Auditor Julie Blaha wins second term in close race
GOP challenger Ryan Wilson conceded the race to Blaha Wednesday afternoon.
ST. PAUL — Minnesota Auditor Julie Blaha has been elected to a second term in office after defeating GOP challenger Ryan Wilson at the polls Tuesday, Nov. 8.
As of 2 p.m. Wednesday, unofficial results showed just 8,432 votes separating Blaha from Wilson — 47.47% to 47.13% of the more than 2.4 million votes in the race. Blaha issued a statement declaring victory early Wednesday morning as initial vote counts appeared to lean in her favor. Wilson conceded the race to Blaha on Wednesday afternoon.
Blaha is a former middle school math teacher from Anoka and former secretary-treasurer of the AFL-CIO of Minnesota. Wilson is founder and former CEO of an auditing firm that focuses on clinical trials.
Democratic Farmer Labor incumbent Blaha, who was elected in 2018, holds the constitutional office tasked with monitoring roughly $60 billion dollars in taxes and spending by more than 4,800 local governments across the state of Minnesota. The office monitors local use of more than $21 billion in federal funds — a process known as the statewide single audit.
The nonpartisan Office of the Legislative Auditor handles agencies and other state programs.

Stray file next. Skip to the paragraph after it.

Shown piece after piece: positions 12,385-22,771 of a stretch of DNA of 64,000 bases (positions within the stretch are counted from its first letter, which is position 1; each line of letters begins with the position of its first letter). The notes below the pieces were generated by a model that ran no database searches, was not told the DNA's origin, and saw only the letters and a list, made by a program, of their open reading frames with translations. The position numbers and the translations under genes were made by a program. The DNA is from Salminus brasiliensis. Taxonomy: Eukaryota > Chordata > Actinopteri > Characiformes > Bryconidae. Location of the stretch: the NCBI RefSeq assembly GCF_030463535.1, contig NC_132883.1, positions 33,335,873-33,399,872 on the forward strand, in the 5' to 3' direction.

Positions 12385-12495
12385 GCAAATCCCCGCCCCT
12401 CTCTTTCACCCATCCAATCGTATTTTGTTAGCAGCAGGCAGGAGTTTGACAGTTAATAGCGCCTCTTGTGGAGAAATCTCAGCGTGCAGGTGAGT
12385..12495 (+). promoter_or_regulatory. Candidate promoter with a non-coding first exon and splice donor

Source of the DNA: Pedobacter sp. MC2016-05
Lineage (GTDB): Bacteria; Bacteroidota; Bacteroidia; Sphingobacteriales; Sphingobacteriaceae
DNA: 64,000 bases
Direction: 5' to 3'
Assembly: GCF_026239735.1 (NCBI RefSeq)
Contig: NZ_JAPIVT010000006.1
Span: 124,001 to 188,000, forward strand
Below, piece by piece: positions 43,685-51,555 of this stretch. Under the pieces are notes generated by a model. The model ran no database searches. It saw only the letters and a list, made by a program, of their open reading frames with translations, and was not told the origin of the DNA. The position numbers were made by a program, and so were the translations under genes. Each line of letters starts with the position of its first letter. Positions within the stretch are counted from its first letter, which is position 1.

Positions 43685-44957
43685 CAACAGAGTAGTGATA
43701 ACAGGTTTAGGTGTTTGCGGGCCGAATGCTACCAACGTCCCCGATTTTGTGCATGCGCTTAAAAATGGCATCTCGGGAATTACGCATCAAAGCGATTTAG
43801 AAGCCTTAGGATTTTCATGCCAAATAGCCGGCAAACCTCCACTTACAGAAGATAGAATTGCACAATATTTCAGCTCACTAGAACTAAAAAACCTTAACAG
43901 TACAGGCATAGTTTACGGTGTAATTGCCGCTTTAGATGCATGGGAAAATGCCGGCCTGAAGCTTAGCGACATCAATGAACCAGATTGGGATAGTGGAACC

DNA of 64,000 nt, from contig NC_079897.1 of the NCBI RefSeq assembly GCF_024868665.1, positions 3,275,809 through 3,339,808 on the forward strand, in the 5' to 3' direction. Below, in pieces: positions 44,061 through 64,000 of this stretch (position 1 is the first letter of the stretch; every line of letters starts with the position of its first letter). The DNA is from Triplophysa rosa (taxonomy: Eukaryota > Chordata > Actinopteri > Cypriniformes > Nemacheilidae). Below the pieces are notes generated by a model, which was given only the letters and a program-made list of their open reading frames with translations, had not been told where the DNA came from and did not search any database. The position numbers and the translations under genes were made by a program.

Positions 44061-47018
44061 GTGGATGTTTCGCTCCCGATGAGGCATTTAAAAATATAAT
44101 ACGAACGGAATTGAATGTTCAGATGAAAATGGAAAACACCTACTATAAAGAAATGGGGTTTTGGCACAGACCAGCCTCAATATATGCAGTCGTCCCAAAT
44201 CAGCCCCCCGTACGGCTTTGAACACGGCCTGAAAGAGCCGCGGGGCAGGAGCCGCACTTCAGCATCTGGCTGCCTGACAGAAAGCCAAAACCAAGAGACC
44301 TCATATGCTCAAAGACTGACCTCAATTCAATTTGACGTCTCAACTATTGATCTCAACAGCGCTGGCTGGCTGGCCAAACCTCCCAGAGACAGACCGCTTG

In addition to overseeing local public finances, the auditor also sits on several state-level councils, including the Executive Council, Rural Finance Authority and the Minnesota Housing Authority. As a member of the State Board of Investment, the auditor has sway over how the state invests more than $130 billion in state funds.
A unique issue that emerged in this year’s race was a debate over the auditor’s role on the State Board of Investment, a panel that oversees $130 billion in assets, including state pension funds. Wilson criticized Blaha for her support of considering the potential effects of climate change on investment returns, something that other Republicans have started turning into a campaign issue in other states. Blaha said it's a financial decision rather than a political one, pointing out that Wall Street investment firms also account for climate risk in their investment decisions.
Polling mostly had the two candidates neck-and-neck in the race, though Wilson pulled ahead 44% 39% in a Nov. 1 poll from KSTP/SurveyUSA where 14% remained undecided.
Minnesota pays the state auditor a yearly salary of $108,485.